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Korea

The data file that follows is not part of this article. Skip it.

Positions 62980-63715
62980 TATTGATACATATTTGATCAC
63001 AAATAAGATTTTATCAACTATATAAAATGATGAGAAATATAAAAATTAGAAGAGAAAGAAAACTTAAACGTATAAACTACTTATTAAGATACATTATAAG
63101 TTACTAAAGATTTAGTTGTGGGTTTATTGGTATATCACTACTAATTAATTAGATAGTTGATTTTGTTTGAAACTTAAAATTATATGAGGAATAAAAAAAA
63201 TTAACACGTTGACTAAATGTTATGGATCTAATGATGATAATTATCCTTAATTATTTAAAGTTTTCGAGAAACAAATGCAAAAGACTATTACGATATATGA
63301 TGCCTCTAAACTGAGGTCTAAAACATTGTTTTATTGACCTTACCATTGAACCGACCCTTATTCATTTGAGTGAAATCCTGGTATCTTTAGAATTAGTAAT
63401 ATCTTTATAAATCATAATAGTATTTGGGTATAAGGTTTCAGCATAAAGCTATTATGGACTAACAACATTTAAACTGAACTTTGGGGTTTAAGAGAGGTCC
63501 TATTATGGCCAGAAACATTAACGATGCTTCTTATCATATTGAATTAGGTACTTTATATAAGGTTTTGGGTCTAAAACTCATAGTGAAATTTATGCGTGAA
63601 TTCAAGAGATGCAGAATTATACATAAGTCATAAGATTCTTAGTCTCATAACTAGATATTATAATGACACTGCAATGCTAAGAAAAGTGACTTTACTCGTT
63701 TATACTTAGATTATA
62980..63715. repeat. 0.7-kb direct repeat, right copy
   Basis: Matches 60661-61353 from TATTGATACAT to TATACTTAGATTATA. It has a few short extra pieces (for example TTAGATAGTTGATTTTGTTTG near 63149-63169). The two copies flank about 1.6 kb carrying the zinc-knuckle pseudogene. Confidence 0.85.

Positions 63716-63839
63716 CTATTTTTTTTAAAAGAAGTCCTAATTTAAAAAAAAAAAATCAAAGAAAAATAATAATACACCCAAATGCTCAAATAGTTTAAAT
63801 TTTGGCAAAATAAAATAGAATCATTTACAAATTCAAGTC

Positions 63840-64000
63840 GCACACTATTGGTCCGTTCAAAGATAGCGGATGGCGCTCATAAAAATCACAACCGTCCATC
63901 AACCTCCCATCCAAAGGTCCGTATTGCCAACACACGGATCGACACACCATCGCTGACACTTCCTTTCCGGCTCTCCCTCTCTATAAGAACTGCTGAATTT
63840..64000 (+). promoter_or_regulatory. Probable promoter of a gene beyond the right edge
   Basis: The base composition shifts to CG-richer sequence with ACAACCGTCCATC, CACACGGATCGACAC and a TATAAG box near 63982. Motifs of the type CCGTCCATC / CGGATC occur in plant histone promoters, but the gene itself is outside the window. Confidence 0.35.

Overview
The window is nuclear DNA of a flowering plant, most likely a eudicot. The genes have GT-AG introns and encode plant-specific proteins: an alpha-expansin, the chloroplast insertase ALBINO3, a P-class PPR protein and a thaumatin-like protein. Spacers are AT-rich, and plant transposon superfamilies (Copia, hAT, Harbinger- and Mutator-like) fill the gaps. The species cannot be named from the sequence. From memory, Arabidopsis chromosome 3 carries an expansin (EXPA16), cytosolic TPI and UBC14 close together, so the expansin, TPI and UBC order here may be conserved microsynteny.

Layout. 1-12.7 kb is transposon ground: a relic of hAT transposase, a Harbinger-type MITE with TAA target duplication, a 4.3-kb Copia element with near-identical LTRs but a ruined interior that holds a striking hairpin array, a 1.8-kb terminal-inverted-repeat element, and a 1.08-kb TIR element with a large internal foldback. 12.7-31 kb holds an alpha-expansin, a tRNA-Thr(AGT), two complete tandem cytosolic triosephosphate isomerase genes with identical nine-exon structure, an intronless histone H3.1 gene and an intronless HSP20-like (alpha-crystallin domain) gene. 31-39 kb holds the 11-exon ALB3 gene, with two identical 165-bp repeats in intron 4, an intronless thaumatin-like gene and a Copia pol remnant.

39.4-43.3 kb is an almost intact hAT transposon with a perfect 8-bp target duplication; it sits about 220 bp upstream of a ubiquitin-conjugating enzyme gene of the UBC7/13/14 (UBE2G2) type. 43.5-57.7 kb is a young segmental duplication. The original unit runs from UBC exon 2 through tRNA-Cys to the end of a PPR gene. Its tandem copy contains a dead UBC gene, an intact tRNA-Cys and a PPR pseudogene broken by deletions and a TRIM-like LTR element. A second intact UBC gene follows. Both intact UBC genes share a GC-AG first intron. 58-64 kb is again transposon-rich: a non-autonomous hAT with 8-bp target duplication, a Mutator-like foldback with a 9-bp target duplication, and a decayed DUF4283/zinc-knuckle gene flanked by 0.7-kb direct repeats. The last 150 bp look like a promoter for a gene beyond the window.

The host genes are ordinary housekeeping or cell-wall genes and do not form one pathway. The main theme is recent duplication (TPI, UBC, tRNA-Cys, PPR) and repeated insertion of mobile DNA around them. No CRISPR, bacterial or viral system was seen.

We have chosen to compare and contrast U.S. managers with the managers of The Republic of Korea (ROK). The ROK is a tiny nation of 42,621,000 people residing precariously on the southern half of the Korean Peninsula (Cook l995). It has a very high population density with 1.121 persons/ sq. mile. They are ethnically homogenous with 99.9% being Korean and .01% Chinese. The age distribution is 30% under 15 years of age and 4.3% over age 65. They have a life expectancy of 73 years of age for females and 66 year of age for male. The primary religions are Confucianism, Mahayana Buddhism, Ancestor Worship, Shamanism and Ch'ondagyo which account for 66% of the population with another 28% practicing the Christian religion. The Han'gul writing system is the official language of Korea with English being widely taught in many schools. The government is made up of the executive and legislative branches. The Head of the State or the Executive President is elected by direct popular vote for a 5 year term. The Legislature is comprised of a 299-member National Assembly which is elected on a 4 year term by universal adult suffrage. The economy is estimated to produce GDP of US $121,310 million with a per capita income of US $4,045/ year. The total number of persons active in the economy was 16,900,000 with a 3% unemployment rate and a literacy rate of over 90% (East 1990). Koreans are a sincere, warm, and friendly people. They make deep commitments of friendship and loyalty that are permanent if they are treated fairly and respectfully. By the same token, if they are mistreated, they make formidable enemies. A significant percentage of ROK's top managers are educated in the United States, and speak fluent English. The Topics we have chosen the compare and contrast are Leadership, Decision Making and Motivation. Leadership Although managers in Korea and the United States have similar problems and responsibilities, important cultural differences dictate how they achieve the goals. Since both cultures have the same goals in business - profit and success, they display some similarities in their leadership styles. First and foremost, all managers expect their employees to behave in a professional manner and accomplish the tasks assigned to them. Very little tolerance was noted in either societies for substandard work product. Additionally, management in either country recognized the importance of its role in the overall success of the business. Communication was found to be the decisive factor to achieving this objective. Surprisingly, Korea has adopted this U.S. management style of openness with less resistance than other Asian countries. Korea has typically been viewed as a country were military traditions have been pervasive and obedience to authority is deemed absolute. The fundamental change in philosophy may be explained by the fact that Korea is a land of division, so the people are willing to listen and respect another person's point of view. (Baum 1987). With Korea fast becoming an industrial power, the idea of communication through listening is essential to the promotion of post-Confucian work ethic. Several major difference were noted when comparing the leadership style of Korean and American managers. A major difference is how managers tend to view the cultural importance of groups. Americans tend to focus on the individual, with each person being responsible only for their own actions. Leadership is conveyed more by example than by interaction and employees tailor their performance to their own personal aspirations. Koreans view work performance as a contribution to the group. This originated from the fact that most countries in Asia function in basic group oriented structures. (Doktor 1990). Therefore leadership is enhanced when instructions are communicated to the entire work force rather than to one individual. Of equal importance is the way managers are viewed by the employees in the business. Americans tend to view their superiors as the enemy and people to avoid at all costs. The deference given to them stems more from fear and/or envy than from basic respect and concern for the company. Koreans view their managers as important social leaders. Respect for rank and status within the business environment is high so the manager's role takes on great symbolism. (Doktor 1990) The manager is seen as a representative of the organization and his position holds great value in creating strong links in the firms organizational structure. For instructions to be respected, ritual proprieties and courtesies must be observed. Decision Making Relationships between employer and employee, superior and subordinate, is more like that between family members rather than like master and servant relationship. This explains why seniority is a big concern when companies consider who should be promoted. Koreans also view the father as an authoritarian figure. He must be respected by all members of the family, and his words must be obeyed. This philosophy is also reflected by the training programs in most of Korean companies. Employees are trained to accept orders, and the company leaves little imagination for its employees (Janelli 1993). Therefore, South Korean employees are not involved in the decision making process since it is reserved for the top management only. Most of the Korean company is based on technical qualifications, a rigid hierarchical order, codified rules and regulations. In most of the companies, one of the most important standards for regular promotion is length of service. People at the high level are considered as highly loyal to company, and more competent than other people in the company. That is why decision making is concentrated in the upper levels of managerial hierarchies and major decisions, especially those requiring expenditures, go through a formal procedure requiring approval from upper level of management. This formal approval process is considered more a means of authority and control rather than consultation and participation. Unlike Japanese, most Koreans will decide in their own favor when confronted with a choice between the interest of the group or their own interest, ethics play no part in them (Chu 1991). Therefore, it is very important for managers to consider the benefits to the employees when they make decisions. In order to do this, decision are always long term oriented. Interestingly enough, this type of decision making mimics the father taking care of his children, referring once again to the importance of the family in Korean culture. In contrast, managers in American firms are highly influence by the idea that they should maximize shareholder wealth (Eiteman,1995). Since most of the American companies are publicly owned, management, especially the CEO, are closely monitored by the shareholders. Their performance is based on how much wealth or value they can created for the shareholders, not how much welfare they can created for their employees. Managers who under CEO's control certainly have to follow the same pattern. Unlike Korean company, managers are chosen predominately by their performance in the company; seniority is not a big concern. Similar to a Korean company, important decisions are typically made by high level managers after some team discussions, Sometime, a decisions can involve employees such as foremen or supervisors and can be implemented without the approval of high level person. Relationships between managers and employees are not as intensive as in Korean company. In American companies, managers are more like a working companion rather than an authoritarian figure. In America, the obligation for managers to take care of his subordinates is not as strong as in Korea. They sometimes will sacrifice employees' welfare in order to keep their jobs. US managers are usually evaluated once every year, and in order to get a better performance during a short period of time and get promoted, their decisions are usually made to achieve a short term objective. Motivation Over the last quarter century, the ROK has achieved what is widely acclaimed as "the economic miracle on the Han Rive." Since Korea embarked on economic development in early 1962, its economy has grown at one of the fastest paces in the world. As a result, Korea, long known as one of the world's poorest agrarian societies, has emerged as an upper middle-income, fast- industrializing country. The key to this success was the adoption of an outward--looking development strategy making exports the engine of growth -- a strategy that reflected Korea's insufficient natural endowments, its limited domestic market and its abundant, well-educated, industrious manpower. In general, Korean's are motivated by good education which position themselves well in today's marketplace. From this point they are motivated by high achievement for which they are not always rewarded for because of the authoritarian culture they live in. When comparing motivation in Korea with that in the United States we found that US employees receive more job-related information than do their Asian counterparts. Therefore Korean employees might be somewhat uncertain about how they are to execute their jobs which may dampen their motivation to achieve. In the US, contingent-based reward systems tend to be used with rewards typically being based on merit. Salary level is predicated on performance and education; incentive pay on performance; and promotion on performance. In Korea, however, salary level is based on seniority; incentive pay is uniform; and promotion is seniority based. Korean employees have little prospect for long-term rewards or promotion, irrespective of performance. The US individualistic orientation tends to drive US employees to aspire to achieve through promotion. This result is a feeling of success, which can generate extrinsic rewards and be a source of self satisfaction. Alternatively, Korea focuses on group harmony and unity and thus are not as driven for individual promotion. Therefore in conclusion US employees have a higher valence for personnel growth and development than do Koreans. Both US and Korean employees are motivated by monetary compensation (Dubinsky, Kotabe, Lim, Michaels 1994). Hypothetical Scenario To: Mr. Willie Hopkins; Manager of South Korean Operation From: Human Resource Department; AT&T Engaging in a joint venture in Republic of Korea is a big leap towards attaining the internationally oriented goals that our company has sought. There is an urgent need for technology, manufacturing and marketing skills in South Korea that can not be fulfilled by the locally. This is the main reason why we are engaging in a joint venture with Sumsong Corporation. This manual is designed to inform you about Korea in general and offers some strategies on how to deal with various difficulties you may experience. 1. Learning and Training It is very important for you to know and understand Korean culture, religious value, politics, geography, and history. By learning about these, you can improve your adaptability and flexibility to adopt Korean business ways, behaviors, and thinking. The knowledge of Korea would help you make a close relationship with Korean employees. Language training is also crucial for you to be successful in your long-term assignment because only a small percentage of Korean businesspersons and government officials speak English (Mente 1988). In addition, you should recognize that technical, managerial, and legal knowledge about your assignment. The Human Resource Department is here to train you. The first session is for general and cultural knowledge about Korea and Korean (Hunglu). This session will commence months before you assignment begins and utilize written materials, seminars, video, meetings, and a preliminary visit to Korea. The second session requires you to learn about your assignment. This will be also done before you go to Korea (Alkhafaji 1995). According to a study (Hill 1984), 90% of expatriates' failure results from their spouse' problems such as, isolation, loneliness, and boredom. The HR department highly recommends your spouse and children's participate in the first session along with continual updates initiated by you. An executive of Sumsong, who has a strong connection to Korean government and business world will be introduced to you as your mentor. You should contact him and grasp actual Korean government and business situations. To make a close relationship to the governmental and business people is to lead your assignment success. 2. Social and governmental interference Korean culture is highly influenced by the traditional family relationship, village discipline, and Confucianism. The traditional family relationship and village discipline enforce seniority and harmony. A father holds the family's property and has a absolute power over his family. His wife and children cannot openly express disobedience, assert independent rights, or confront the father. A village leader, usually an eldest person has similar power and authority. In order to live comfortably, the locals should keep harmony and cooperate among themselves. Therefore, thinking as a group is much more important than thinking as an individual. Confucianism also strongly affects Korean culture. It emphasizes the need for authority to govern the masses and advocates the virtue of subordination and endurance of women to become good wives and mothers. This leads the Korean culture to display characteristics such as, authoritarianism, collectivism, and male dominance in the society. Note that governmental factors may interfere with your assignment. Hart-Landsberg(1993) mentions that Korean government regularly targets new areas for development by encouraging the establishment of domestic firms to replace imports. These new domestic firms are protected by both trade restrictions and limits on foreign investment and, when judged capable, are required to export as well as meet domestic needs. Therefore, you must pay attention to the Korean government policy and action relating to the Korean venture. Also, even though the Korean government changed from a military government to democratic government, the military still has strong influence over the government. Hence you need to consider the present relationship between the government and the military. 3. Organizational factors Corporate culture All of your superiors, subordinates, and co-workers are Korean and the organizational structure is based on that of Sumsong. Korean businesses generally have an organizational structure of vertical concentration of decision making at upper hierarchies and horizontal concentration of functional control in staff departments. Confucianism has had a great impact on the organizational culture of Korean firms. Thus, the cooperate culture is hierarchical, authoritarian, and harmonious Social status remains a vital factor in personal and business relationships in Korea. To employ a Korean with a low social status as a manager because of his English language ability, experience, and other qualifications, and expect him to effectively manage employees with higher social pedigrees will result in major problems (Mente 1988). Management power groups are also formed based on common geographical and school ties. Informal relations such as school ties play a strong factor due to feeling of common identity and belonging. Great emphasis is placed on graduation dates due to the importance of seniority. Social interaction and personnel decisions are affected by a common background and compatibility brought on by being from the same region. Because management and labor relationships are similar to that between a father and his sons, Korean employers treat their employees with enlightened and personal concerns that keep them loyal and motivated. Companies should bear the responsibility for establishing and maintaining a relationship of integrity and trust between the managers and employees. You should develop and maintain the expected relationships by remembering not to break any of the taboos of Korean society while demonstrating a sincere appreciation for Korean sensitivity. Communication You should realize that formal etiquette is very significant. You can see today that traditional bows are still the official, formal method of greeting and farewell. There are several different kinds or grades of Korean bows, each depending on the age, rank, and social position of individuals involved as well as the situation in which they are bowing (Mente 1988). The official call in South Korea is another way of showing social status. It is used at formal affairs especially if you are visiting the company for the first time. It is extremely polite and expedient to make appointments well in advance. As a means of respect, most Korean executives will stand when a visitors enters their office. It is also regarded as impolite for lower ranking employees to remain seated while their superior stands. High-level Korean executives may not stand up when someone they do not know arrives unless informed that the visitor outranks them or is a special guest (Janelli 1993) It is highly recommended to spend some time with the Korean employees outside their working hours. Generally, South Koreans do not feel free to communicate openly with their superiors at work. However, they are willing to express their minds outside. During these occasions, they voice their problems and dissatisfactions about their jobs and relationships. You will have many opportunities to spend your private times with your Korean employees. Do not hesitate to participate in the events such as an eating and drinking party, a nighttime singing session, or a picnic. Personal relations and contacts are very important for Korean business. These situations will help you make close relationships with the employees. Please note that if you fail to participate in these activities, you will likely create serious problems because Koreans usually expect your participation. Employee motivation The evaluations in Korean companies place much emphasis on contribution to the company, ability of performance, and personal character and attitudes. The ability aspect includes job knowledge, creative planning, understanding, judgment making, and growth and development potential. Personal character and attitudes include seriousness, responsibility, effort to self- development and improvement, and human relations. Hard work and harmony among employees is highly valued. It is difficult to promote someone of exceptional ability and qualifications without senior status. A worker often leaves his company if a colleague whom he considers less qualified than himself gets promoted. However, seniority is more important in lower levels of the organization. The standards for regular promotion in Korean companies are length of service, achievement, including awards; training, foreign language competence, and merit of performance. Female workers who have the same job classification, titles, qualifications, and educational levels are still paid less than male counterparts because of social influences because Korean society is male-dominated. If you promote a woman, understand that it may be advisable to make an informal agreement with the other employees otherwise the promotion could rupture the morale of the employees and seriously affect performance. If you promote someone, evaluate the employee's performance, or give rewards, you have to consider the factors previously discussed and above all, strive to maintain harmony among your subordinates. Reference Alkhafaji, Abbass F. 1995. Competitive global management:principals & strategies. Baum, Laurie. 1987. "Korea's Newest Export: Management Chu, Chin-Ning. 1991. Asian Mind Game. New York, NY: Rawson Associates. Delray Beach, FL: St. Lucie Press. Cook, Chris. 1995. The Fact on File World Political Almanac,Third Edition. New York, NY: Fact on File Inc. Doktor, Robert H. 1990. "Asian and American CEOs: a comparative study". Organizational Dynamics (Winter) : 46-56. Dubinsky, Alan, Masaaki Kotabe, Chae Un Lim, Ronald E Michaels. 1994. "Differences in Motivational Perceptions among U.S. Japanese and Korean Sales Personnel". Journal of Business (June): 175-185. East, Roger. 1990. World Fact File. New York, NY: Facts on File Inc. Eiteman, David K., Arthur I. Stonehill, Michael H. Moffett. 1995. Multinational Business Finance. Norwalk, CT: Addison-Wesley Publishing Company. Hart-Landsberg, Martin.1993. The Rush To Development: economic change and political struggle in South Korea. New York, NY: Monthly Review Press. Hill, Charles. 1984. "The Pitfalls in Diversity". Janelli, Roger L. 1993. Making Capitalism: The Social and Cultural Construction of a South Korean Conglomerate. Stanford, CA: Stanford University Press. Mente, Boye De. 1988. Korean Etiquette & Ethics in Business. Lincolnwood, IL: NTC Business Books.